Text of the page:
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Plant sciences plays an essential role in preserving crop diversity and in the sustainable and efficient production of food, energy and raw materials. However, this is only possible by decoding the genetic material of crops such as wheat, barley and rapeseed and collecting data on the entire life cycle from seed to harvest.

This data helps us determine what each gene in the genome is responsible for and how they interact. This knowledge allows us to understand how changes in the environment and climate or the genome affect a plant's traits, such as yield, resistance to pests, and even heat and drought.

Data sciences and computational tools are indispensable key technologies to gain the necessary insights from vast amounts of data. Only through their consistent use will it be possible to develop plant breeding innovations that will allow us to fathom pressing questions about world food, raw material and energy supply.

The perspective group IMM uses mathematical models and computational biology to decipher molecular mechanisms involved in plant growth and development processes and regulating metabolism. Due to the complexity of these processes and the large quantities and variety of data, integrative approaches are needed to describe and investigate data in their context. At the centre of these integrative approaches are so-called metabolic networks. The metabolism reflects the expression of genetic information and directly affects a plant's traits. Several computer-based and mathematical tools are used in addition to methods for analyzing metabolic models, including graph theory, statistical methods, machine learning, concepts from systems theory and control engineering, and stochastic and deterministic modelling approaches.

The integrative approach aims not only to decipher and understand growth and developmental processes but also to build predictive models accounting for a plant's performance in different environments. These data- and mechanism-based predictive models are critical in plant breeding to react instantly and efficiently to new climatic conditions in the course of climate change.


Understanding Seed Development through Metabolic Networks as Integrative Frameworks for Data Analysis

The perspective group IMM is part of the AVATARS consortium funded by the BMBF. This consortium aims to make the development of rapeseed tangible in a VR/AR environment. To this end, numerous test series will initially be carried out in the field and greenhouse combined with extensive molecular analyses of the rapeseed at various stages of development. The focus of IMM is to analyze the data obtained comprehensively. At the heart of the approach is a canola metabolic model. Specifically, the aim is to link data from individual molecular levels. Changes at each of these levels must be processed through changes in metabolism. The approach is primarily aimed at better understanding how metabolic changes drive seed development. Ultimately, the goal is to develop a model that will allow breeders to predict germination ability under different climatic conditions.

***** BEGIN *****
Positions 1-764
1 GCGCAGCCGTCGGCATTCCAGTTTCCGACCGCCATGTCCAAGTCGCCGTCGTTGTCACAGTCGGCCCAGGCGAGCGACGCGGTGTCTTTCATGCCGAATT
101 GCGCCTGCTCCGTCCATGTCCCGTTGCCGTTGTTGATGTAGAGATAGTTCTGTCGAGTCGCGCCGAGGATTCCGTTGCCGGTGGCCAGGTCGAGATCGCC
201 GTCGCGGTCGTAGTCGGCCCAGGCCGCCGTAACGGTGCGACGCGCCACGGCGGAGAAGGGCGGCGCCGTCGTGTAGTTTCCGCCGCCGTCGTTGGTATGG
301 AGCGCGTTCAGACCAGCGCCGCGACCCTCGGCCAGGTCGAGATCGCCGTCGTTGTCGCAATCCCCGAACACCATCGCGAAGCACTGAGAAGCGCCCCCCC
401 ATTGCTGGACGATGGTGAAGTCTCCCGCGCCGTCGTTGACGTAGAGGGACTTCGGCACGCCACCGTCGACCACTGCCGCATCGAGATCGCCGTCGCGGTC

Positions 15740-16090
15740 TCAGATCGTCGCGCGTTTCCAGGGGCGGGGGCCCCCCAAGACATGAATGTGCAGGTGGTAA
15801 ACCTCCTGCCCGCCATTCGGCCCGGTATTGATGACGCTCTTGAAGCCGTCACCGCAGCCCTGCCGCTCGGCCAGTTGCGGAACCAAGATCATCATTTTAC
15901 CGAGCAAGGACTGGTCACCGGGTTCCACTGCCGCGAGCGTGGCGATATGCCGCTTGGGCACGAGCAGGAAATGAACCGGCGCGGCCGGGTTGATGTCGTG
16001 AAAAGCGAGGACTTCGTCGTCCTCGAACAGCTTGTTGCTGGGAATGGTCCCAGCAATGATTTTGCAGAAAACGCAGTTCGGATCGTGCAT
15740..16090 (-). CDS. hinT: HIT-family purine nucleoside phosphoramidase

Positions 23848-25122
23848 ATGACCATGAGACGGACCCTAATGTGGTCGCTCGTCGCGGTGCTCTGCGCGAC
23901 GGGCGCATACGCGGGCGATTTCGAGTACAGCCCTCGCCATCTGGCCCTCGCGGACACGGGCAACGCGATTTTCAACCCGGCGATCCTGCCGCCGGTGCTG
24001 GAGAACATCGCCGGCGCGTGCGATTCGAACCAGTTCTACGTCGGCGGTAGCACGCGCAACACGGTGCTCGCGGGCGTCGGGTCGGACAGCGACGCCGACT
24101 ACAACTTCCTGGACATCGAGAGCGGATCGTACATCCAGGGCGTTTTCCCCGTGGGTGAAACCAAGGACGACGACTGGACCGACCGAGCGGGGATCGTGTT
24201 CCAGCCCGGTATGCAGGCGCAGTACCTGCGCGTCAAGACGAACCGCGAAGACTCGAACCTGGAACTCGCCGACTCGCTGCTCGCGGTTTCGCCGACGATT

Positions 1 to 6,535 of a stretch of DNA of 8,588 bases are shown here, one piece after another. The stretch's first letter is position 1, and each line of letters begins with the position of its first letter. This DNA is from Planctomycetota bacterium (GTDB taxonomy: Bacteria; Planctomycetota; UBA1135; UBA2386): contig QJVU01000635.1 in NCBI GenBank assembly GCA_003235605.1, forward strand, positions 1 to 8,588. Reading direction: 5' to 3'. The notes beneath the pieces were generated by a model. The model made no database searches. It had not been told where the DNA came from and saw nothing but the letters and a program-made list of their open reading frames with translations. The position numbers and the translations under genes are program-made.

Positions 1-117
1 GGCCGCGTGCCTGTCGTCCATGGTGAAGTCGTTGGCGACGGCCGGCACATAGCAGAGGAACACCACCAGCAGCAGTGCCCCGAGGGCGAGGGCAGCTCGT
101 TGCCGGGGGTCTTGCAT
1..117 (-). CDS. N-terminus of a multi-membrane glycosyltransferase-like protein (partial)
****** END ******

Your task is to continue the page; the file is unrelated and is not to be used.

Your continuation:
A Dive into the Regulatory Mechanisms of Fruit Development in Tomato

Fruit development is divided into two phases: growth and ripening. During growth, the fruit mass increases steadily until the fruit reaches its final shape and size. The ripening process begins with the orange-reddish colouring of the fruit. During ripening, the fruit transforms its content, which makes the tomato edible and tasty. Strictly timed regulatory mechanisms control the complex molecular changes happening during fruit development. Some components of the regulatory network, centred on ethylene, are known. However, data on various molecular levels at different developmental stages show a wide variety of changes, which the known regulatory mechanisms cannot explain. This project aims to integrate different data sets to decipher previously unknown regulatory mechanisms. For this purpose, we combine statistical data analysis with process-based mathematical modelling. This workflow makes it possible to predict how changes in the genome affect the individual molecular levels and thus the growth and ripening processes. This information is also valuable to the breeder, whose interest is to optimize nutrient content, taste, yield and shelf life, among other things.

A Glimpse into the Evolution of Photosynthesis through Metabolic Networks

All plants, algae, and some bacteria carry out photosynthesis, but photosynthesis does not occur in the same way. The most common form of photosynthesis in plants is C3 photosynthesis. Despite the dominance of C3 photosynthesis, it not using the most efficient form of carbon fixation. An alternative, C4 photosynthesis, has evolved independently at least 62 times in 19 different plant families. Plants with the C4 property enhance their carbon fixation by using a biochemical pump. As a result, C4 plants, such as corn, have increased growth rates. Metabolic networks were used to model the two types of photosynthesis. Their simulations mapped the evolutionary progression from C3 to C4 photosynthesis as a function of carbon dioxide content. The model also predicted a kind of intermediate state as the optimal solution under certain conditions and explained why so many different variants of C4 photosynthesis exist. It also showed that nitrogen and light were specific parameters that played a role in the evolution of C4 photosynthesis. The study demonstrates the power of using metabolic models to study the evolution of complex traits in plants. Simultaneously, the successful analysis of the C4 developmental process paves the way for a detailed study of C4 evolution and metabolism and sheds light on new targets for future breeding efforts in C4 crops.